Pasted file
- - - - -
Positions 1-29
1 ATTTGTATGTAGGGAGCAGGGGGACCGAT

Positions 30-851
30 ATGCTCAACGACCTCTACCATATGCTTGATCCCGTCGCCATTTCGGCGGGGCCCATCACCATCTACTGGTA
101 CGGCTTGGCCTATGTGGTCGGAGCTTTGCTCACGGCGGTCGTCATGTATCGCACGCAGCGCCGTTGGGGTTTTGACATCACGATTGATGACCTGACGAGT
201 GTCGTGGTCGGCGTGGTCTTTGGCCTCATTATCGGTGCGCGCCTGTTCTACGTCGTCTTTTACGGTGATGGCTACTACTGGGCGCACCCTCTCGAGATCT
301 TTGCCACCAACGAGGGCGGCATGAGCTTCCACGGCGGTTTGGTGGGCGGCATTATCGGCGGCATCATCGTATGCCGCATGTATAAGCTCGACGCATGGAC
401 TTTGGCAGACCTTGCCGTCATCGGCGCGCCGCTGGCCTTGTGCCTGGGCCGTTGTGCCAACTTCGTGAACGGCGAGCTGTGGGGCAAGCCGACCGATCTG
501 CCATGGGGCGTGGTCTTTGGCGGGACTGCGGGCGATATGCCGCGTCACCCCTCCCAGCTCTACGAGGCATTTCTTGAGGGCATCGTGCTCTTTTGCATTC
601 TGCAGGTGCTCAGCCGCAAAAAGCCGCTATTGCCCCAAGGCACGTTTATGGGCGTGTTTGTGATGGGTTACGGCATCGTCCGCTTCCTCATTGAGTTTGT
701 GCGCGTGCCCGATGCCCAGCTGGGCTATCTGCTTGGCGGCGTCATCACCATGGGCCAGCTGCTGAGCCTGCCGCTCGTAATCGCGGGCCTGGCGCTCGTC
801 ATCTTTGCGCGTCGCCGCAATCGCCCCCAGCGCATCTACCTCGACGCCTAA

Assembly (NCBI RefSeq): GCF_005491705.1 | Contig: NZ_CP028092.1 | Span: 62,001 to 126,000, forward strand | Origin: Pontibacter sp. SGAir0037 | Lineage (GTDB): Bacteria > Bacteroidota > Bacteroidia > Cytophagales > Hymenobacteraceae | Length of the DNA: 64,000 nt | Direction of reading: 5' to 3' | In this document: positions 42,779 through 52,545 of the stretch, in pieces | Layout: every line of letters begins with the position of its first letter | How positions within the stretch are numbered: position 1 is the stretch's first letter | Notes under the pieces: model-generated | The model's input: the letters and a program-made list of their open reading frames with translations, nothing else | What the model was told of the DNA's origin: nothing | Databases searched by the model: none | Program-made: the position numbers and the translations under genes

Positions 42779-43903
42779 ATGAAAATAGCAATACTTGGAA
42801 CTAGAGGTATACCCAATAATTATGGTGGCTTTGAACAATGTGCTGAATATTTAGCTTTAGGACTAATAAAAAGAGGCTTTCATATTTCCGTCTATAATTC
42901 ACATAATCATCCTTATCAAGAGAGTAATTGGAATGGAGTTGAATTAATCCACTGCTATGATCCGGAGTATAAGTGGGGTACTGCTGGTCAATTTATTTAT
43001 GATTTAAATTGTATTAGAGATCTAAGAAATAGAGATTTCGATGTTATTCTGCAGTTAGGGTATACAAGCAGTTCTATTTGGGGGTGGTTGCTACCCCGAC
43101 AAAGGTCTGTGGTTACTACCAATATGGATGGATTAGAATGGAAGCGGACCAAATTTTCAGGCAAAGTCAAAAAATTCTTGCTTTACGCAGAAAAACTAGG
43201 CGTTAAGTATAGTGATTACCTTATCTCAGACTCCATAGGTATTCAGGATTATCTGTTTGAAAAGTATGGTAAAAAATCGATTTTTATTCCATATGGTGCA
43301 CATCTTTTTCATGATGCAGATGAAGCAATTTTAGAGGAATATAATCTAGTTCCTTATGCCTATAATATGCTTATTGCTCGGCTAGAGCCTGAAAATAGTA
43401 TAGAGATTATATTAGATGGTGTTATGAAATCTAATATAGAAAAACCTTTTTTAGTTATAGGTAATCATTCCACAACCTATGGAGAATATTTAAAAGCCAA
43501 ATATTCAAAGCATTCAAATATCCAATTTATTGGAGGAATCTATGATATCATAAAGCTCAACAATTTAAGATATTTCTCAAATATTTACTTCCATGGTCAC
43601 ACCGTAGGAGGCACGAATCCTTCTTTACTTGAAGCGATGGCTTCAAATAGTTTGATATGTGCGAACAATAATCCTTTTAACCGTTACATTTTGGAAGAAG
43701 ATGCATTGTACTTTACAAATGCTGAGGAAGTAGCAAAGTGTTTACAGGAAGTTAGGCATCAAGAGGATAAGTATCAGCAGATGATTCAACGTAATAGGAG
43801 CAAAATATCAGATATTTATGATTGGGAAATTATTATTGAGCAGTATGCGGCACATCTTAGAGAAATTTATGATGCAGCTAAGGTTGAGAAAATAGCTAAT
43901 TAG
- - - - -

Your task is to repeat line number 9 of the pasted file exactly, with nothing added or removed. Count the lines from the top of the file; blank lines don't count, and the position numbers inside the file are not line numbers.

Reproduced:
501 CCATGGGGCGTGGTCTTTGGCGGGACTGCGGGCGATATGCCGCGTCACCCCTCCCAGCTCTACGAGGCATTTCTTGAGGGCATCGTGCTCTTTTGCATTC